Health Solutions Assessment

Kevin Johnson

EECS Department
University of California, Berkeley
Technical Report No. UCB/EECS-2014-84
May 15, 2014

http://www.eecs.berkeley.edu/Pubs/TechRpts/2014/EECS-2014-84.pdf

A great number of people in India lack access to good health care. I worked on two connected projects which each attempt to address this problem. The former project, called the Indian Health Kiosk project, involved building health "kiosks" in India which sought to provide low-cost health care to people in rural India. This project was terminated after six months due to unforeseen circumstances, leaving my team to create a new project.

Our second project attempted to systematically evaluate the effectiveness of projects which attempt to provide health care in India. For this project, called Health Solutions Assessment, we designed a simulation of India which can be used to model health care solutions. The simulation generates a population representing India, applies the effects of a solution to that population, and analyzes the results. It can be tuned and evaluated in its own right using data about previous healthcare solutions to predict the impact of new healthcare solutions. This analysis can be used to identify whether proposed solutions are worth investing in, and this information can be shared publicly to provide a platform for potential investors to learn about and discuss various proposed solutions. Due to time limitations, the simulation is not yet complete, but provides a prototype that demonstrates the potential value of the idea.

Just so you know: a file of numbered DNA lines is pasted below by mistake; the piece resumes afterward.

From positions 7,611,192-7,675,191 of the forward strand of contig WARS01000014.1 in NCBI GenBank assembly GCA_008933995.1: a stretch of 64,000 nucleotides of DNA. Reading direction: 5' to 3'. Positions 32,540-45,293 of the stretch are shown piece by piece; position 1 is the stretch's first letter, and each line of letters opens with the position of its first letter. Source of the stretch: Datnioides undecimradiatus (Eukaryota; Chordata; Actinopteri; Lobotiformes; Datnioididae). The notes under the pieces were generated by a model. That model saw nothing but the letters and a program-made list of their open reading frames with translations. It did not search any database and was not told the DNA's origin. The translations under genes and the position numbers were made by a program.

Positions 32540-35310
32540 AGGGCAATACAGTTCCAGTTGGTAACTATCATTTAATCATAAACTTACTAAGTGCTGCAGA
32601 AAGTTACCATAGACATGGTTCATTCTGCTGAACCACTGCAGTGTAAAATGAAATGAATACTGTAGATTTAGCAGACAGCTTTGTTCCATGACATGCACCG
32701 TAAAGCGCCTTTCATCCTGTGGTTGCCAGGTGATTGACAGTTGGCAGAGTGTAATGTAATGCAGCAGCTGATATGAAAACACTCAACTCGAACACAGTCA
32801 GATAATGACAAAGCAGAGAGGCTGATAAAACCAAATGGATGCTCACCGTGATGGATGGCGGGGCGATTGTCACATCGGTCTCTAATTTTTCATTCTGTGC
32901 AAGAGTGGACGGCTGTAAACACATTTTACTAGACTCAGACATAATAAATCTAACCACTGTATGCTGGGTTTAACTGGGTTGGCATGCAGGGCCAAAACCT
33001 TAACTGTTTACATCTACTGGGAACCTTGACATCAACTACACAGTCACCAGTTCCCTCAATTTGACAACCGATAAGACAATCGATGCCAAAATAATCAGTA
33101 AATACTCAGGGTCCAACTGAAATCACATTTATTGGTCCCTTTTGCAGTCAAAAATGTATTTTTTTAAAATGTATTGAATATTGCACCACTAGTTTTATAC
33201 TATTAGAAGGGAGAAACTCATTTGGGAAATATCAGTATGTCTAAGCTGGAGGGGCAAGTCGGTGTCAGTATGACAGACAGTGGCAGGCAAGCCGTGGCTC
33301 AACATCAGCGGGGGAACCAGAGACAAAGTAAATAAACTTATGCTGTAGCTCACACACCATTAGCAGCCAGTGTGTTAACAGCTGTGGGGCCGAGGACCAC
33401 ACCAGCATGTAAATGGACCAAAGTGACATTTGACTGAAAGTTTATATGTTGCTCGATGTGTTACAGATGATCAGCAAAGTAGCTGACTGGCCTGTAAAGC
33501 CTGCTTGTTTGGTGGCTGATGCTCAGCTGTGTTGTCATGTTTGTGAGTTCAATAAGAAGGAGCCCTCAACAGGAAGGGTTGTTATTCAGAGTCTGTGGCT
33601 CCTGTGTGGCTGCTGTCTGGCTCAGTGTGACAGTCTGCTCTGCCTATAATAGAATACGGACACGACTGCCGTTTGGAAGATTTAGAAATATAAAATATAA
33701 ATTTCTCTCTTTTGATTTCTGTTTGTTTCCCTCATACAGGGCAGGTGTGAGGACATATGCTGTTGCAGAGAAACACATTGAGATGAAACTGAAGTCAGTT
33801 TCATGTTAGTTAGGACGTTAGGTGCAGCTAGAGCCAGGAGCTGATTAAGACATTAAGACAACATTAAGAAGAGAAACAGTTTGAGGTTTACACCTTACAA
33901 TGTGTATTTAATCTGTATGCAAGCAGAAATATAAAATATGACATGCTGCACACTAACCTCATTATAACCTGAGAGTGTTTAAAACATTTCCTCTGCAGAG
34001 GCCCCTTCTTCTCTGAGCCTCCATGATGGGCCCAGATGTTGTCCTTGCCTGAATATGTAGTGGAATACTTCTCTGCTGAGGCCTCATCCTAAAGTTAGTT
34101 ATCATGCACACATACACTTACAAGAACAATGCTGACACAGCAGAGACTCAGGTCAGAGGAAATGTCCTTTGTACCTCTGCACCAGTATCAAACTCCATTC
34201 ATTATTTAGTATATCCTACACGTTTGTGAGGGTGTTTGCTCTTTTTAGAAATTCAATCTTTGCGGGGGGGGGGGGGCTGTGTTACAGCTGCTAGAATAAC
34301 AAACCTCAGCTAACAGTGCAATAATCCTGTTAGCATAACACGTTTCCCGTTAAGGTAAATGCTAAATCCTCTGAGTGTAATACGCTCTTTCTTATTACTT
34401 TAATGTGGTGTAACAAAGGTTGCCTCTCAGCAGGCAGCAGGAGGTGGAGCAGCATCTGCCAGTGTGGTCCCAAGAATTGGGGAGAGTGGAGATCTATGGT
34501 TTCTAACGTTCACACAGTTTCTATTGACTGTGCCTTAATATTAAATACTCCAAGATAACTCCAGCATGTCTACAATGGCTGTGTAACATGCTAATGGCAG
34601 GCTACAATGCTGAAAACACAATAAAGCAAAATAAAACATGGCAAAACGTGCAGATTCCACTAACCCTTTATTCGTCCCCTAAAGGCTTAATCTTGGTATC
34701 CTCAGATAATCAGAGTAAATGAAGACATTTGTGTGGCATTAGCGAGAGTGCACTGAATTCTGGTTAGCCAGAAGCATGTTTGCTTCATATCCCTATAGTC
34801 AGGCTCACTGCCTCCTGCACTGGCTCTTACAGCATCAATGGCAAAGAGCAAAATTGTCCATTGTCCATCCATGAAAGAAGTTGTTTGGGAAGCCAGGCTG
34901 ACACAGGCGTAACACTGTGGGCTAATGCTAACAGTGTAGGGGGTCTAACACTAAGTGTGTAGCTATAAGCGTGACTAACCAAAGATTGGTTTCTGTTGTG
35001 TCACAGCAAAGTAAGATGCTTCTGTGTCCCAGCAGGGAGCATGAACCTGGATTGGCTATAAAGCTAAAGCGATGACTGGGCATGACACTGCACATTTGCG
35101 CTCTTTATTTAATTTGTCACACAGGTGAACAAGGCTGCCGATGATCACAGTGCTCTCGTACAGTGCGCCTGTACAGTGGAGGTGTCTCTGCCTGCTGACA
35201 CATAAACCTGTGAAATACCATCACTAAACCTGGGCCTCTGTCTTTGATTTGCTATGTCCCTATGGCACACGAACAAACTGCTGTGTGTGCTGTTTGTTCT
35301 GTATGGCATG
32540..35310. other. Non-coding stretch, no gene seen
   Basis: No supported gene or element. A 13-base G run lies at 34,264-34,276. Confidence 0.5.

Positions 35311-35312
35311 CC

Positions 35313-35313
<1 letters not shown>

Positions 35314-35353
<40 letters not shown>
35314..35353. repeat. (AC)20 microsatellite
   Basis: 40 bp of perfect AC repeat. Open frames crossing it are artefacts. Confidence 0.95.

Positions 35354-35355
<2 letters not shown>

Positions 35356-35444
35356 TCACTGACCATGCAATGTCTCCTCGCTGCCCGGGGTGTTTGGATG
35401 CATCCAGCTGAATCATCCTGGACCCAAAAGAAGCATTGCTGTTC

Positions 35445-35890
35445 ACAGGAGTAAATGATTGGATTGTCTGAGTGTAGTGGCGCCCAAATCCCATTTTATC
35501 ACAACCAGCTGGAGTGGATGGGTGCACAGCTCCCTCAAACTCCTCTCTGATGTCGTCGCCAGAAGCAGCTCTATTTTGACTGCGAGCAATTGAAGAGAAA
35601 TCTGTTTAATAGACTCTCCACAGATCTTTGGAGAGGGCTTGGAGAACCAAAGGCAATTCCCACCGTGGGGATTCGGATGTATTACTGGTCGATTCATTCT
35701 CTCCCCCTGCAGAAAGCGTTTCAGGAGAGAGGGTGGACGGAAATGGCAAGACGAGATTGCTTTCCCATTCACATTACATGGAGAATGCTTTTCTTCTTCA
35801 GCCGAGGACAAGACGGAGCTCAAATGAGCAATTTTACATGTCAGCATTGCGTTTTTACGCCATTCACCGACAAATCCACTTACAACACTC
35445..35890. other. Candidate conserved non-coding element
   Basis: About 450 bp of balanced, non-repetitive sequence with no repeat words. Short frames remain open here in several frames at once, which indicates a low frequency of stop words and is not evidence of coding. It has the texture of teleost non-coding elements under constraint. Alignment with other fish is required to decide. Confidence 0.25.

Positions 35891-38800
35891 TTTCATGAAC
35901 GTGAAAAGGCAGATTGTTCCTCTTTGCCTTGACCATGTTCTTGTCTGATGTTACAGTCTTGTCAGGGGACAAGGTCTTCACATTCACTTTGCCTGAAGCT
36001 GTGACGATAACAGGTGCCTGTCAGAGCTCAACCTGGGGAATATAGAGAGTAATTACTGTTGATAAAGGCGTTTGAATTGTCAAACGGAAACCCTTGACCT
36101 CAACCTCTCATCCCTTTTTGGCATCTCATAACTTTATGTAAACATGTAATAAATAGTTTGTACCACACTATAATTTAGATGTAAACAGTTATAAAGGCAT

Advisor: Laurent El Ghaoui and Donald Wroblewski


BibTeX citation:

@mastersthesis{Johnson:EECS-2014-84,
    Author = {Johnson, Kevin},
    Title = {Health Solutions Assessment},
    School = {EECS Department, University of California, Berkeley},
    Year = {2014},
    Month = {May},
    URL = {http://www.eecs.berkeley.edu/Pubs/TechRpts/2014/EECS-2014-84.html},
    Number = {UCB/EECS-2014-84},
    Abstract = {    A great number of people in India lack access to good health care. I worked on two connected projects which each attempt to address this problem. The former project, called the Indian Health Kiosk project, involved building health "kiosks" in India which sought to provide low-cost health care to people in rural India. This project was terminated after six months due to unforeseen circumstances, leaving my team to create a new project.

    Our second project attempted to systematically evaluate the effectiveness of projects which attempt to provide health care in India. For this project, called Health Solutions Assessment, we designed a simulation of India which can be used to model health care solutions. The simulation generates a population representing India, applies the effects of a solution to that population, and analyzes the results. It can be tuned and evaluated in its own right using data about previous healthcare solutions to predict the impact of new healthcare solutions. This analysis can be used to identify whether proposed solutions are worth investing in, and this information can be shared publicly to provide a platform for potential investors to learn about and discuss various proposed solutions. Due to time limitations, the simulation is not yet complete, but provides a prototype that demonstrates the potential value of the idea.}
}

EndNote citation:

%0 Thesis
%A Johnson, Kevin
%T Health Solutions Assessment
%I EECS Department, University of California, Berkeley
%D 2014
%8 May 15
%@ UCB/EECS-2014-84
%U http://www.eecs.berkeley.edu/Pubs/TechRpts/2014/EECS-2014-84.html
%F Johnson:EECS-2014-84